UK investigators have determined that the crew of a Let L-410 opted to land at the Isle of Man in a crosswind double the maximum demonstrated certification level.
The aircraft rolled considerably as it approached the runway and, after touching down, its right-hand main gear lifted, causing the left wing-tip of the high-wing aircraft to come within 1m (3ft) of the runway surface.
Investigators found the Van Air Europe aircraft had been cleared to land on Ronaldsway airport's runway 26, but that its crew was informed of winds from 300° at 41kt, gusting 31-63kt – giving a crosswind component of 40kt.
While this was twice the maximum demonstrated component of 19.4kt for the turboprop, the carrier "did not apply" a limiting component of crosswinds to its operations, says the UK Air Accidents Investigation Branch.
It adds that there is "no evidence" that crews were trained to handle the aircraft in crosswinds higher than 19.4kt.
The only wind limit applied and used by the crew was 45kt for ground operations.
Such was the concern from air traffic control that the aircraft was approaching in winds substantially higher than this ground limit that it put fire and rescue vehicles on standby.
The Isle of Man safety regulator also intervened immediately after the landing, ordering the aircraft to halt as it left the runway, because it believed gusts of 63kt could cause an accident during taxiing.
While neither pilot nor the three passengers on the aircraft were injured, the UK Civil Aviation Authority – which had already been scrutinising the operator – suspended the Czech airline's foreign carrier permit after the incident and ordered it to suspend UK commercial air transport services indefinitely.
The L-410 had been returning to the Isle of Man, following an aborted approach to Belfast City airport, on 23 February last year.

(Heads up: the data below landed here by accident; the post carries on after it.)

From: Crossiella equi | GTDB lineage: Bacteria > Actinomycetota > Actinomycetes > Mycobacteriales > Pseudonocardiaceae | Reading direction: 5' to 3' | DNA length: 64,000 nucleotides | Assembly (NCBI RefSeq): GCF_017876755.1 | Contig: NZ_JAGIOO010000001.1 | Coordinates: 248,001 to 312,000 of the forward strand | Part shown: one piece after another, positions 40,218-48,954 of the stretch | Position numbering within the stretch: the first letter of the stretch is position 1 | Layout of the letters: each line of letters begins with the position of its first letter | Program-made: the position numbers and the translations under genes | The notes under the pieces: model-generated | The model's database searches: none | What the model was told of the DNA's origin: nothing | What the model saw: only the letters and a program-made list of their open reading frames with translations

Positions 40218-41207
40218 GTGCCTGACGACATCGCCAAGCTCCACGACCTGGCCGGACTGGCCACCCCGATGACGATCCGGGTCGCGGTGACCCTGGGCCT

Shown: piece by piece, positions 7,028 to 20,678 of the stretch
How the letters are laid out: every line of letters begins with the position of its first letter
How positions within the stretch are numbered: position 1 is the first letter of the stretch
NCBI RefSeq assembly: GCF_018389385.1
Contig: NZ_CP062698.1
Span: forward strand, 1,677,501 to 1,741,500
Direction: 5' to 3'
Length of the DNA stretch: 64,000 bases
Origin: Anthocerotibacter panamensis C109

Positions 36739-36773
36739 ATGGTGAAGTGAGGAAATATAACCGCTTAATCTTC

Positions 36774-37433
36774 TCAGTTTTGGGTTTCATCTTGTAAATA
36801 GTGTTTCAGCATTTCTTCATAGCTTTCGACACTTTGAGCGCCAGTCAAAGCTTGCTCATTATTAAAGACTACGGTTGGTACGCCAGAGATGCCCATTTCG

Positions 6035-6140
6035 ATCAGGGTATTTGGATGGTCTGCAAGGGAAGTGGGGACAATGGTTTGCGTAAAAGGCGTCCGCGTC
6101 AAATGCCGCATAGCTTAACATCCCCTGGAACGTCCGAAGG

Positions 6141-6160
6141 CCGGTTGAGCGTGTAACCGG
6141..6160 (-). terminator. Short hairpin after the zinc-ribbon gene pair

Belfast City had been experiencing gusting winds, up to 43kt, as a consequence of the same storm system which affected the Isle of Man.
"Continuous moderate turbulence was experienced during the approach and, at all times, the reported wind significantly exceeded the maximum demonstrated crosswind component by a significant margin," says the inquiry.
The L-410 executed a go-around at 20ft after being destabilised by a strong crosswind, but the inquiry says the conditions were such that a missed approach would normally be initiated earlier.
Investigators have also identified other shortcomings in the preparation and execution of the flight. Although the Czech civil aviation authority has detailed a number of safety actions completed by the operator, the UK inquiry believes a number of operational control and supervision issues "still require attention".
"While this investigation highlighted certain of the operator's policies and procedures which did not comply with regulatory requirements, it is possible that there are areas outside the scope of this investigation that may also require review," it adds.
Van Air's operational processes and training should be reviewed by the Czech authorities, it recommends, to ensure that they are compliant with commercial air transport regulations.